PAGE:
A publication by the Auto Safety Alliance
|Volume 1||November 1997||Issue 1|
you are driving along and your passenger leans over and whispers in your
ear, “Grandma thinks you're a bad driver.” A normal reaction might include
denial and anger. But for Dr. Leon James those words mapped out his life's
work. “My struggle to become the kind of driver my
wife and her Grandma can accept made me look at my driving problem.”
Adapting a technique from social psychology, he started carrying a tape recorder in the car. He recorded himself, saying whatever came to mind. He was astounded when he listened to the tapes. “There was so much hostility, impatience, and irrationality. I didn't know myself as a driver.”
He then had hundreds of his university students carry tape recorders while driving. In listening to their tapes, he discovered that every driver has moments of rage behind the wheel.
Road rage had become mainstream behavior, not just one exhibited by extreme people. “We all have road rage," Dr. James stated.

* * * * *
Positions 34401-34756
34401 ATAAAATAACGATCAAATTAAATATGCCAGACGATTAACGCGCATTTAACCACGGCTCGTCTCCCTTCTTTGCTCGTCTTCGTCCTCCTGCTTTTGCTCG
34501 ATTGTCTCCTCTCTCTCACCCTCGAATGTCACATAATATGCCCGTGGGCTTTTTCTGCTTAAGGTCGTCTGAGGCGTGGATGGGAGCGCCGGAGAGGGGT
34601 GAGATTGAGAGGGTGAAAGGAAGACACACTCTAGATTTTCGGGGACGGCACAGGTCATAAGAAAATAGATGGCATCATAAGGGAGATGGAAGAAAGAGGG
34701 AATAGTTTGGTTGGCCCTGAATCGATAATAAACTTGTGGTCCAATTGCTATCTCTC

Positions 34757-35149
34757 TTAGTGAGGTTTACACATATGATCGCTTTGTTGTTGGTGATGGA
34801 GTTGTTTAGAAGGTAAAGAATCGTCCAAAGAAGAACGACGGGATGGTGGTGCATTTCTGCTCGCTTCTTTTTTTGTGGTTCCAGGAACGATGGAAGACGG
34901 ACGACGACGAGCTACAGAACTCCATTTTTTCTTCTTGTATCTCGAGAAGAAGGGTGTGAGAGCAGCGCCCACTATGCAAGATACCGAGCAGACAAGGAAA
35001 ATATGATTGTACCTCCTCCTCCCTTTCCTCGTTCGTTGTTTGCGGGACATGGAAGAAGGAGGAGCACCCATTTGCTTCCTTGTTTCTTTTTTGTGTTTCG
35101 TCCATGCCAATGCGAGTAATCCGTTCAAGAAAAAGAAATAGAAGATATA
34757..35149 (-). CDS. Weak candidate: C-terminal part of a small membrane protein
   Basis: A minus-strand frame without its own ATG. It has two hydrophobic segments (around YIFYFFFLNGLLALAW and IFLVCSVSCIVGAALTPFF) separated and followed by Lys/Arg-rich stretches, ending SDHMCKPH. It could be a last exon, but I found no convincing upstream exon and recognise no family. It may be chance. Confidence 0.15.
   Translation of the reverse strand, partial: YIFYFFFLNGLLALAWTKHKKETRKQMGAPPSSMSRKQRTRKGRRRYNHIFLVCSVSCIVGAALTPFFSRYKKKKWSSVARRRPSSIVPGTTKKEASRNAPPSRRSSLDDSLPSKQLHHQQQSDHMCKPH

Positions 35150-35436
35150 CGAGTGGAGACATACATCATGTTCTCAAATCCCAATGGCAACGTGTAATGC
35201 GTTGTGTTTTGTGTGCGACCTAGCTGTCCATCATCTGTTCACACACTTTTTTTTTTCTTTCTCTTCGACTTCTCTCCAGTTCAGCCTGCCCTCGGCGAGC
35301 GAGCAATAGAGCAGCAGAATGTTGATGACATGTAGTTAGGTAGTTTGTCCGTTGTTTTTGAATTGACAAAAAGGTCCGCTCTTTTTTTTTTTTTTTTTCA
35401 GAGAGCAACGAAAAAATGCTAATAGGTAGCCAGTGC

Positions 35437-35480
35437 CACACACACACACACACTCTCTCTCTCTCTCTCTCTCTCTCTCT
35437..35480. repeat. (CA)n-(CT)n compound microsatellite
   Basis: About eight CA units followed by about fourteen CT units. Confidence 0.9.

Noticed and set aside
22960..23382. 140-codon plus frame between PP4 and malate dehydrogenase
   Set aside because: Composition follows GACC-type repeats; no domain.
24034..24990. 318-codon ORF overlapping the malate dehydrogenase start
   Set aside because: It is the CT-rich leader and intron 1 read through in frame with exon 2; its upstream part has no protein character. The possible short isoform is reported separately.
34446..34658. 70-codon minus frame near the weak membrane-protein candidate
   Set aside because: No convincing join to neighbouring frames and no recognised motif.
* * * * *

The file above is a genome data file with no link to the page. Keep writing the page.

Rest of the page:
“Road rage is a habit acquired in childhood. Children are reared in a car culture that condones irate behavior as part of the normal wear and tear of driving,”Dr. James explained. He cautioned that “it will take an entire generation to overcome the road rage habit.” Undaunted, he is working to find solutions to road rage. “However, that will take more than conventional drivers’ education to overcome,” he stated.
Currently, Dr. James’s students are investigating how
American society transmits the culture of aggressiveness behind the wheel.
Dr. James posts their findings on his
He also devised a new rating system for TV and movies which he called Drivers Behaving Badly (DBB). Using his DBB system, he has been rating the media for its portrayals of dangerous and antisocial driving behaviors. Such portrayals also imply that dangerous driving is cool and glamorous. “Surely this has affected both children and adults,” he surmised.
Dr. James predicted that safe driving would lower the cost of automobiles and save lives. Crashes and injuries cost the economy 150 billion dollars and 42,000 lives annually.
Fifteen years later, Dr. James still finds himself struggling with his own driving behavior. His wife is happier with his driving, but not by much. “She often has to tell me, ‘Hey, come on, Leon, wave to that driver who just let you in.’ ”
However, Dr. James remains committed to a lifelong U-turn
in his driving behavior. “I'm convinced that this has improved our marriage
and I recommend it to all couples, including unmarried ones. Let your passenger
be your coach.”